millions of dollars. It was a complex industrial process and is still considered a
secret. Indeed, the US had to re-refine its earlier stockpiles of Sarin in order to
ensure a long shelf-life for its Sarin.

Environmental and biomedical samples after 8/21:

The joint UN/OPCW mission collected a number of biomedical and environmental
samples. If we delve into the details of both the interim and the final reports as well
as various reports and statement made by the OPCW, there are interesting
conclusions we can make if we carefully examine the fine details. These are as

! Sarin was used, not some other chemical. We know this for the following

o Sarin was actually detected in field samples
o Both unique and generic Sarin decomposition products were detected
in field samples
o Sarin was re-generated out of protein adducts in human blood using a
sophisticated method known as fluoride regeneration.

! The Sarin was binary, produced from a DF + alcohol method. We know this
for several reasons:

o The OPCWs own documents
refer to the Syrian government having
binary methods for production of chemical warfare agents. A chemical
known as MPFA (methylphosphonofluoridic acid) was found in many of
the environmental samples. This is a hydrolysis product of DF. DF
degrades quickly into MPFA in the environment. This is no smoking
gun on its own, as MPFA is also a decomposition product of Sarin
under alkaline conditions.
o No DF was found. But I would not expect this, as DF is far more volatile
than Sarin, and would have either evaporated or degraded.
o A DC+DF method requires DC. There is no evidence of DC production,
DC precursors, or DC decomposition products.

! The chemical hexamine, also known as hexamethylenetetramine, was
present in large numbers of the field samples. It would appear that the
munitions contained hexamine for some reason. The significance of this
finding was unknown to me at the time. But with only one exception (a
headscarf), hexamine was in every sample that had Sarin or Sarin
decomposition products. There were also many samples that had hexamine,
but no Sarin, but this is a logical state of affairs as hexamine does not
evaporate like Sarin does.

The Syrian Regimes Declared Inventory of Chemicals

An interesting revelation occurred 20 November 2013. The OPCW issued a
document called a Request for Expression of Interest
for the disposal of chemicals
from Syria. This document described the OPCWs requirements to safely get rid of
various chemicals from the Syrian governments chemical weapons program. The
serious high-grade chemicals, such as chemical warfare agents themselves and
immediate precursors arent listed. So this document represents an effort to get rid
of the various feedstock, additive, and waste chemicals that represent less of a
proliferation hazard. For example, the list contains 30 tons of phosphorous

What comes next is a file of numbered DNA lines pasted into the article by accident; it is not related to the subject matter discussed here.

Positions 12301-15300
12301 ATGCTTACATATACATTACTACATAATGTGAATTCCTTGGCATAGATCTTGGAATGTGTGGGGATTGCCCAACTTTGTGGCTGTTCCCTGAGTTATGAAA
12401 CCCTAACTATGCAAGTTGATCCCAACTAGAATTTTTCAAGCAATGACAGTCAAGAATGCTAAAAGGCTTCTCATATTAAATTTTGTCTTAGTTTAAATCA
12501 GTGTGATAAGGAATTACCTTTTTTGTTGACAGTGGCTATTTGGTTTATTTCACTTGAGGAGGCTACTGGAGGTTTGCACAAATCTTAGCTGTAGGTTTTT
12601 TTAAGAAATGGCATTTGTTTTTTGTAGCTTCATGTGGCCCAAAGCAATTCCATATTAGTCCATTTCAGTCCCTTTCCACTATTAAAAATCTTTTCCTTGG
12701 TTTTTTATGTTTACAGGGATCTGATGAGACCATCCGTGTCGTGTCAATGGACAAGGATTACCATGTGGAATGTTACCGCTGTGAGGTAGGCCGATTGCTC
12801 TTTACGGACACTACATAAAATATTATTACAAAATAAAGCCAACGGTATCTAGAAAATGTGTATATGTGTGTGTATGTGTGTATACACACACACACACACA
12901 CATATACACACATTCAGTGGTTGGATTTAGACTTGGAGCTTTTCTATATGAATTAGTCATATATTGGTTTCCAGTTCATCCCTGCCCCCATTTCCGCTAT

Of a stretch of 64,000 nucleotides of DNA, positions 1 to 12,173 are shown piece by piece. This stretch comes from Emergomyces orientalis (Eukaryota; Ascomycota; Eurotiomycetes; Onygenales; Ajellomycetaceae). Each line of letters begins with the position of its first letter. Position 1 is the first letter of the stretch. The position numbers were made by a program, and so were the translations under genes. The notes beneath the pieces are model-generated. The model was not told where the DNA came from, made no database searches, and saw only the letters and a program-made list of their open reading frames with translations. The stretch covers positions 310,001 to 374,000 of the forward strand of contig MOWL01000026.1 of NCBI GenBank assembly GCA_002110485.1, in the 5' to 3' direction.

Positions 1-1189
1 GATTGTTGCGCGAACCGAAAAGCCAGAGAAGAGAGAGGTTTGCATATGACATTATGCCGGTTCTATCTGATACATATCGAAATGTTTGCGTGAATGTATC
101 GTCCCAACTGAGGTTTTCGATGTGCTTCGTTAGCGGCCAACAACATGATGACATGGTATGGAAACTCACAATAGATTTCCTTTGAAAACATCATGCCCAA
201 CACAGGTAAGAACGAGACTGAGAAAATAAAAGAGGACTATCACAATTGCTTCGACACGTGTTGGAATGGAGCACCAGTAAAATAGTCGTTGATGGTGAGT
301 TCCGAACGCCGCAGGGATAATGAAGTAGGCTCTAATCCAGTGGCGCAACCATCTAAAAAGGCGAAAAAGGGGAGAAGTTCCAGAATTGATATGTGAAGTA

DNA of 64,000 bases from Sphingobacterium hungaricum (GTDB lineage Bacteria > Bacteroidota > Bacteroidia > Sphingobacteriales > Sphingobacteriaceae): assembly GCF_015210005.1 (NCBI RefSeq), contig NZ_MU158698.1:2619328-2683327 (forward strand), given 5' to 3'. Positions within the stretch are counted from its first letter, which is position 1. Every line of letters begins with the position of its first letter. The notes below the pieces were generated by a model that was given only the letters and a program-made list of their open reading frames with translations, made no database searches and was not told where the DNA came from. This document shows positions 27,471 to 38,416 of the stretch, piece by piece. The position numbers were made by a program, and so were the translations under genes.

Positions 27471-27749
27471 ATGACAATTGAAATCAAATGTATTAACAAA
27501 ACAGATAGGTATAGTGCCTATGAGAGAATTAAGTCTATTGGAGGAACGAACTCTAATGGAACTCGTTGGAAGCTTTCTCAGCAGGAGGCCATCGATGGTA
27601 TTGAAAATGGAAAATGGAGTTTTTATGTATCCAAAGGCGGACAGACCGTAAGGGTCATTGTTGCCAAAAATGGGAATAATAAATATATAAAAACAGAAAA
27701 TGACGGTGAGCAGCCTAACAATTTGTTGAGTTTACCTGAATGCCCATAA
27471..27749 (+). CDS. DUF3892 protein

trichloride, which is an early feedstock chemical in many of the production methods
for making Sarin. The list also included 80 tons of hexamine. This is really
interesting. Theres hexamine all over the battlefield and hexamine in the storage
vaults of the Syrian government.

Knowing how the Chemical Weapons Convention is written and understanding how
the OPCW works, one can make several assumptions from this revelation.

! Assads government admitted to having 80 tons of hexamine. This kind of
list would only be made based on declarations by the Syrian government.
The OPCW inspectors did not have the resources or wherewithal to crawl into
every nook and cranny of Syria during an active war. If 80 tons of hexamine
are on this list, it is likely because this list was given to the OPCW by the
Syrian government

! The Hexamine is for chemical weapons purposes: The OPCW operates
within the terms of its mandate. Hexamine isnt a substance on the various
schedules of the CWC. The OPCW has no remit to deal hexamine for its
numerous commercial and industrial uses, including the manufacture of RDX,
an explosive. If it is on this list, it is because either the OPCW believes it has
a use in chemical weapons industrial processes, the Syrians said that it was
for such processes, or both.

! 80 tons aint cheap to get rid of: The OPCW is not going to spend money
getting rid of 80 tons of a chemical unrelated to either its remit or the problem
at hand.

! Hexamine would have been easy to deny: If the Assad regime wanted to
deny the 8/21 attacks, they would have had ample opportunity to do so by not
declaring the hexamine. As it is not a scheduled chemical under the CWC it
would have been quite easy for Syria to not declare it.

The Hexamine Hypothesis

So, what is the hexamine doing on the list? And why is it all over the battlefield.
There are many commercial and industrial uses of hexamine
, as a cooking and
heating fuel, as the most common example. It also has uses as an anti-corrosion
aide. However, it has very little history of use in the history of chemical warfare.
Indeed, I researched the subject at some length and the only use I could find was its
sporadic use as an anticorrosion additive in the seriously outdated Levinstein
Mustard, an older form of Sulfur Mustard (commonly misnamed Mustard Gas).
Theres no use for hexamine in Mustard production processes after the 1920s, and it
does not occur as a trace content in published specifications for either older or more
recent US Mustard, nor does it have any use as a precursor.

Hexamines anti-corrosion properties stem partly or even largely from its ability to